Anchoring, Docking, and Other Properties of Controls

After you've dragged some controls onto your form, try resizing the form to a larger size. You're likely to be disappointed by the result: just extra background next to and below the existing controls. The same thing happens if the user enlarges the form while the application is running. Experienced MFC programmers know how to resize individual controls when the form resizes, and you can apply those techniques, slightly adapted , to a managed Windows Forms application. It's more likely, though, that you'll use two new properties, Anchor and Dock , to give you the behaviors you want without writing any code.

The Anchor Property

By default, a control is anchored to the left side and top edge of its containerusually the form on which the control has been placed. As the size and position of the container changes, the control always stays the same distance from the left and top of the container. This isn't always the most desirable behavior. A button like the Go! button in the sample application shown in this chapter would be better staying the same distance from the top and the right, and letting the distance from the left edge vary as the form changes size. Arranging this is simple: Select the button by clicking it, and scroll down in the Properties window until you find the Anchor property. Click it, and a drop-down box will appear. Click that and a small window appears in which you can select the sides of the box to which the button will be anchored. Figure 4.6 shows the anchoring changed to top and right. Pressing Enter or clicking another control saves the changes.

Figure 4.6. Many controls should be anchored differently than the top-left default.


When a control is anchored to both the left and right sides, or to both the top and bottom, it changes size when the container changes size, in order to stay the same distance from both sides. Anchoring to both left and right is an excellent choice for a text box, so that it can enlarge when the user enlarges the form.

The Dock Property

The data grid at the bottom of the sample form has been sized to fit the form exactly. You can use the Anchor property to keep it the current distance, zero, from both sides and the bottom, but it's much simpler to use the Dock property. When a control is docked , it moves up right against one edge of the container and it automatically resizes to continue to fill that entire edge. To dock a control, first select it. Then find the Dock property in the Properties window. Click the current value (None) and a drop-down list will appear: Click that and a small window appears, showing the sides to which you can dock the control. If you choose the center, the control will dock to all sides of the container at oncenot a good choice if there's anything else on the form. Figure 4.7 shows the Dock property being set to Bottom for the data grid in the sample application.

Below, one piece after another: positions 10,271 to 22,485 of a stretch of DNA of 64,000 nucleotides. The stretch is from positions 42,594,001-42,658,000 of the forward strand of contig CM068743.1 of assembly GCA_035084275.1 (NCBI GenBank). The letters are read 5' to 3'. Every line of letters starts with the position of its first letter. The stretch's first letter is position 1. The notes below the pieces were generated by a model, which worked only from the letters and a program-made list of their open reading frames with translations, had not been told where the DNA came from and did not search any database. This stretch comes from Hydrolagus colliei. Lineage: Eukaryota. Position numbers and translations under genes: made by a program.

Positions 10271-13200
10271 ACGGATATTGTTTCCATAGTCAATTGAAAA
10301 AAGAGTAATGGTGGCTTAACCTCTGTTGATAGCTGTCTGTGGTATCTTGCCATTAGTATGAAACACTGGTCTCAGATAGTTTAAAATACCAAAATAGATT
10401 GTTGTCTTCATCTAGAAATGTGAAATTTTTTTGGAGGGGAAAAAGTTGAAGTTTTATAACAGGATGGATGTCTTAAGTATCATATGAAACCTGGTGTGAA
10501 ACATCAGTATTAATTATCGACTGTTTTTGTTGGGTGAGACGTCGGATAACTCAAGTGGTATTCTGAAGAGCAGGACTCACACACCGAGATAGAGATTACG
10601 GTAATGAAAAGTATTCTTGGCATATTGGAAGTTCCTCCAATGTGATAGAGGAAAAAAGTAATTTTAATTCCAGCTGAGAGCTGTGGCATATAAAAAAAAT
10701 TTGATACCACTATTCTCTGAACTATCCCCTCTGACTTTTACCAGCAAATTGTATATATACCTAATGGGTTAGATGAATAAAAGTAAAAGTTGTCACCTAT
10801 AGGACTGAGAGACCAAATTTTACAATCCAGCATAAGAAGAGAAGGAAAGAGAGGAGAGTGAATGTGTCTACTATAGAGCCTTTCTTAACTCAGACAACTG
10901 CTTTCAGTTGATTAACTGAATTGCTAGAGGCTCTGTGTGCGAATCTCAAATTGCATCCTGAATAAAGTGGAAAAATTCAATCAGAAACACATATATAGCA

Figure 4.7. This chapter's sample application uses a variety of controls.


After the text box has been anchored left, right, and top, the button has been anchored top and right, and the data grid has been docked to the bottom, the sample application responds nicely to resizing requests . Figure 4.8 shows how the controls resize and reposition themselves when the form is enlargedand I didn't have to write any code to get this behavior.

Figure 4.8. This chapter's sample application resizes and repositions controls when the form is resized.


Microsoft Visual C++. NET 2003 Kick Start
Microsoft Visual C++ .NET 2003 Kick Start
ISBN: 0672326000
EAN: 2147483647
Year: 2002
Pages: 141
Authors: Kate Gregory

Similar book on Amazon © 2008-2017.
If you may any questions please contact us: